I can usually spot a replaced string, too. If I cannot, chances are the piano is new enough that a warning will not help.

Quote:
Third: It's more economical for the client


Maybe, maybe not.

Quote:
Fourth: It is quicker - it allows for a repair under rigid time constraints


I can replace a plain string faster than I can splice it.

Quote:
Fifth: There is no difference in tone.


Perhaps.

Quote:
Sixth: As mentioned earlier it can be very long lasting.

Or not, but a new string definitely will be.

{quote]Seventh: It demonstrates skill and professionalism if done properly.


So does replacement.

Quote:
Eighth: It is part of the PTG Technical Exam: So if you can't do it, you will lose points. (if you get enough other things right you will still pass - kinda like parallel parking on the driving test!)


I can do it two ways. It is just not my preferred method.

Quote:
OK. Now lets see...reasons to NOT splice:

One: A perceived notion that it is inferior, without any real physical or accoustical reasons to support the notion.


I have broken a number of strings at the splice. I have also come across splices that rattle

Quote:
Two: Perhaps allows the technician to make a little more money off the client.


I do not make any significant money from tuning compared to my investment income. In any case, there is no monetary advantage in splicing a plain string, and very little in replacing a wound string, when you consider the time involved in ordering the string.

Quote:
Three: Gives another opportunity to see the client in the near future. A bonus if you really like the client's company.


A knot tightens over time, too. There is not that much difference. You have to go back, or let them put up with poor tuning.

Had you listed these in the opposite order, you could probably find 8 advantages to replacement and 3 advantages to splicing.
_________________________
Semipro Tech

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#1587379 - 12/30/10 04:53 PM Re: To Splice or Not to Splice? [Re: rysowers]
David Jenson Offline
2000 Post Club Member

Registered: 10/22/06
Posts: 2101
Loc: Maine
I do a lot of string splicing mainly because they hold pitch better than a new wire. The repair is quick and looks nice (tight knot with no ugly tails).

Splices are particularly useful in the lower tenor range where replacing wire would require fishing the new wire under bass strings. I'll almost always try a splice in bass strings unless the break is in the speaking length.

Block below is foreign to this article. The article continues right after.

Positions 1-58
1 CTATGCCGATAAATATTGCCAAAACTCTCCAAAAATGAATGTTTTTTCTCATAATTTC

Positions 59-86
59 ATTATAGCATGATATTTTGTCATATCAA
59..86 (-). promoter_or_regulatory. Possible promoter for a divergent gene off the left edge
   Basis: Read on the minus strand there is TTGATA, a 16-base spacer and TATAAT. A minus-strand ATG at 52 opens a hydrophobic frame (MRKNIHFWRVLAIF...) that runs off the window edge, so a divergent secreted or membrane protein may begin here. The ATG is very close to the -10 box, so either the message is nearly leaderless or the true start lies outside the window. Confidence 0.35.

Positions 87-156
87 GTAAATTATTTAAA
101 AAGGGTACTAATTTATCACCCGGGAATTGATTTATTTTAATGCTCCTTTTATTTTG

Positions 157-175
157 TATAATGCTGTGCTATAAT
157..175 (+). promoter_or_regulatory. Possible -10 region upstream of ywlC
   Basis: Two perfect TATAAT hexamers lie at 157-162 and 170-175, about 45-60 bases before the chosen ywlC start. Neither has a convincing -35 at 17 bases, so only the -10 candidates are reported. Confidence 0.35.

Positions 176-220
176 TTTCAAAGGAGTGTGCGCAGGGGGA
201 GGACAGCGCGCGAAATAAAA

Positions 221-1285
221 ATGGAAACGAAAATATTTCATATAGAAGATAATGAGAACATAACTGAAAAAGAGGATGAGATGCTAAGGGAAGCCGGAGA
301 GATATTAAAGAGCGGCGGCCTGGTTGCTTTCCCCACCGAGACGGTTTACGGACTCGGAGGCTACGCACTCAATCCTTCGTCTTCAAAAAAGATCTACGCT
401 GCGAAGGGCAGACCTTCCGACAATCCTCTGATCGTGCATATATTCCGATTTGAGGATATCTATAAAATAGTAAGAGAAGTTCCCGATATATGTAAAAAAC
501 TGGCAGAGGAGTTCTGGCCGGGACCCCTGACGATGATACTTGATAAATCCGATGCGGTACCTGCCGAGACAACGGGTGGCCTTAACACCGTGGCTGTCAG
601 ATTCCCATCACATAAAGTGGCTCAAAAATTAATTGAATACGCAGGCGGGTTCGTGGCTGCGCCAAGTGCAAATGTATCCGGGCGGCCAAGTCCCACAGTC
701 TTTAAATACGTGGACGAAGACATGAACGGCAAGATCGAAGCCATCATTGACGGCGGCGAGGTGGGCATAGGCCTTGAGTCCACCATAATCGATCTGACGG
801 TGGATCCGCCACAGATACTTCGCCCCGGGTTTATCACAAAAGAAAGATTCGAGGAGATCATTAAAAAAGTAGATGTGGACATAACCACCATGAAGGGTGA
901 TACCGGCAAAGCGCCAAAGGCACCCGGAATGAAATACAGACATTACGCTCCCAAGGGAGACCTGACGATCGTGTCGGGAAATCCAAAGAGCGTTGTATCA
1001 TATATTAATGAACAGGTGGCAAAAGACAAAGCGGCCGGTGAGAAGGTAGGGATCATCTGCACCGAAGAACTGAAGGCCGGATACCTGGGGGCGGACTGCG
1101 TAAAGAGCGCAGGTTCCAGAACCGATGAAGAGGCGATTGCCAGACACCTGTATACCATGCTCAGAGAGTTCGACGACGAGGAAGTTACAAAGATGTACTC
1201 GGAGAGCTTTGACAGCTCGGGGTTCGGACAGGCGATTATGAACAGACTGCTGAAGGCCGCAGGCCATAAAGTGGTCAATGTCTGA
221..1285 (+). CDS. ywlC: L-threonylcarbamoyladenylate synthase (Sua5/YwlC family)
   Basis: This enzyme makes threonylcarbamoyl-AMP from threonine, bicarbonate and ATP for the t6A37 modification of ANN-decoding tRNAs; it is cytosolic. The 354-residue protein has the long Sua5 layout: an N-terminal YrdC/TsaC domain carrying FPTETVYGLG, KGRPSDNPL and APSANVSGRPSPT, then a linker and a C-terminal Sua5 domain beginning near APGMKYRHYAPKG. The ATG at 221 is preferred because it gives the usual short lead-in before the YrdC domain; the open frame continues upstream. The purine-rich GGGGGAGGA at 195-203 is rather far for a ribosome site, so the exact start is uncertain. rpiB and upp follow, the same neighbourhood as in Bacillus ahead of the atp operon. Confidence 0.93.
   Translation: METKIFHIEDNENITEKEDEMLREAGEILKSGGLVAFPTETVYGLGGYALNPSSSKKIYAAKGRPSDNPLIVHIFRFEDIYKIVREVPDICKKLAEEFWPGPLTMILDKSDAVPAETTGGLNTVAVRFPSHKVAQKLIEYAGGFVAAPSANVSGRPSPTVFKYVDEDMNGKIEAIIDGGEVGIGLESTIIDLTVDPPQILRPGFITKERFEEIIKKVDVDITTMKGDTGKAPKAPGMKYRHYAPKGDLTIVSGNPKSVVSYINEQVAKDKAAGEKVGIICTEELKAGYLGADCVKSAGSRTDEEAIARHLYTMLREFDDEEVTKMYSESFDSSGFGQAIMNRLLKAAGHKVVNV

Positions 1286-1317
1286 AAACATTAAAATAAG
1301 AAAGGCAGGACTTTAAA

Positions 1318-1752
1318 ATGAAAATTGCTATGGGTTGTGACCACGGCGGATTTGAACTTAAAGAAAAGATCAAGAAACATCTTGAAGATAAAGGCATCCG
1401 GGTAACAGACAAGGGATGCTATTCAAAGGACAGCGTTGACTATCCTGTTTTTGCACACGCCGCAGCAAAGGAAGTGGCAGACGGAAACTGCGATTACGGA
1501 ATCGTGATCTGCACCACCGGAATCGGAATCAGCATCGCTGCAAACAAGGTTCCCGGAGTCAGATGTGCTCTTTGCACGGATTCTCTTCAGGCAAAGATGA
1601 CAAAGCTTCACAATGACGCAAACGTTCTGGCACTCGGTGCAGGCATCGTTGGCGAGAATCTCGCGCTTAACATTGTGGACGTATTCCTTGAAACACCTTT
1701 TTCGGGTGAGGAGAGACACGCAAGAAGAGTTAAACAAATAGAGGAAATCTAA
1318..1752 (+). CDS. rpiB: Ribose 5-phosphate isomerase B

'The hitch pin end of bass strings? I generally reach for the package of universals and advise a replacement. I do remember once clipping the end of a universal and using that in a splice. 'Don't remember the exact circumstances.
_________________________
David L. Jenson
Tuning - Repairs - Refurbishing
Jenson's Piano Service
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#1587386 - 12/30/10 05:01 PM Re: To Splice or Not to Splice? [Re: rysowers]
curry Offline
3000 Post Club Member

Registered: 08/17/02
Posts: 3769
Loc: Hamilton Twp, NJ
String splicing is fine for a beat up old klunker upright or grand, but I would never splice wire on a new or somewhat newer $50-100,000 grand in a home setting.
Temporary splicing is ok in a concert situation, but new strings go on when the piano has some downtime. Same for hammer shanks.
The piano didn't come out of the factory with splices, nor should it live its life with splices. Too damn ugly.
_________________________
G.Fiore "aka-Curry". Tuner-Technician serving the central NJ, S.E. PA area. b214cm@aol.com Concert tuning, Regulation-voicing specialist.
Dampp-Chaser installations, piano appraisals. PTG S.Jersey Chapter 080.
Bösendorfer 214 # 47,299 214-358

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#1587419 - 12/30/10 05:57 PM Re: To Splice or Not to Splice? [Re: David Jenson]
daniokeeper Offline
1000 Post Club Member

Registered: 02/01/09
Posts: 1080
Loc: PA
Originally Posted By: David Jenson
...

'The hitch pin end of bass strings? I generally reach for the package of universals and advise a replacement. I do remember once clipping the end of a universal and using that in a splice. 'Don't remember the exact circumstances.


I didn't think anyone else would. I keep old universals with me on the road... ones that cannot be sold as new because over time they have cosmetic/discoloration problems.

Thanks !
_________________________
Joe Gumbosky
Piano Tuning & Repair
www.tinyurl.com/tunerjoe
(semi-retired)

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#1587425 - 12/30/10 06:08 PM Re: To Splice or Not to Splice? [Re: daniokeeper]
rysowers Offline
2000 Post Club Member

Registered: 04/16/07
Posts: 2402
Loc: Olympia, WA
Originally Posted By: daniokeeper
Here's a question...

Would you consider splicing bass strings that break at the hitch pin end? I've had this happen to me with a very old upright. I replaced the strings. But, I've wondered what other folks would have done.

I've done it successfully a couple of times. AND unsuccessfully a couple of times!
_________________________
Ryan Sowers,
Pianova Piano Service
Olympia, WA
www.pianova.net

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#1587432 - 12/30/10 06:15 PM Re: To Splice or Not to Splice? [Re: rysowers]
rysowers Offline
2000 Post Club Member

Registered: 04/16/07
Posts: 2402
Loc: Olympia, WA
For the splice to be stable you have to really snug the not together. I squeeze the loops with pliers to tighten them up, and also put some needle nose pliers on the wire just on either side of the knot and tap the pliers on the side towards the knot to snug it up even more. Sometimes it holds pitch really well, and sometimes it still wants to slip a little flat - but not nearly as much as a new piece of wire.

But I'll agree with the fact that a knot that is not stabilized will be as unstable as a new wire. So the extra work is the key.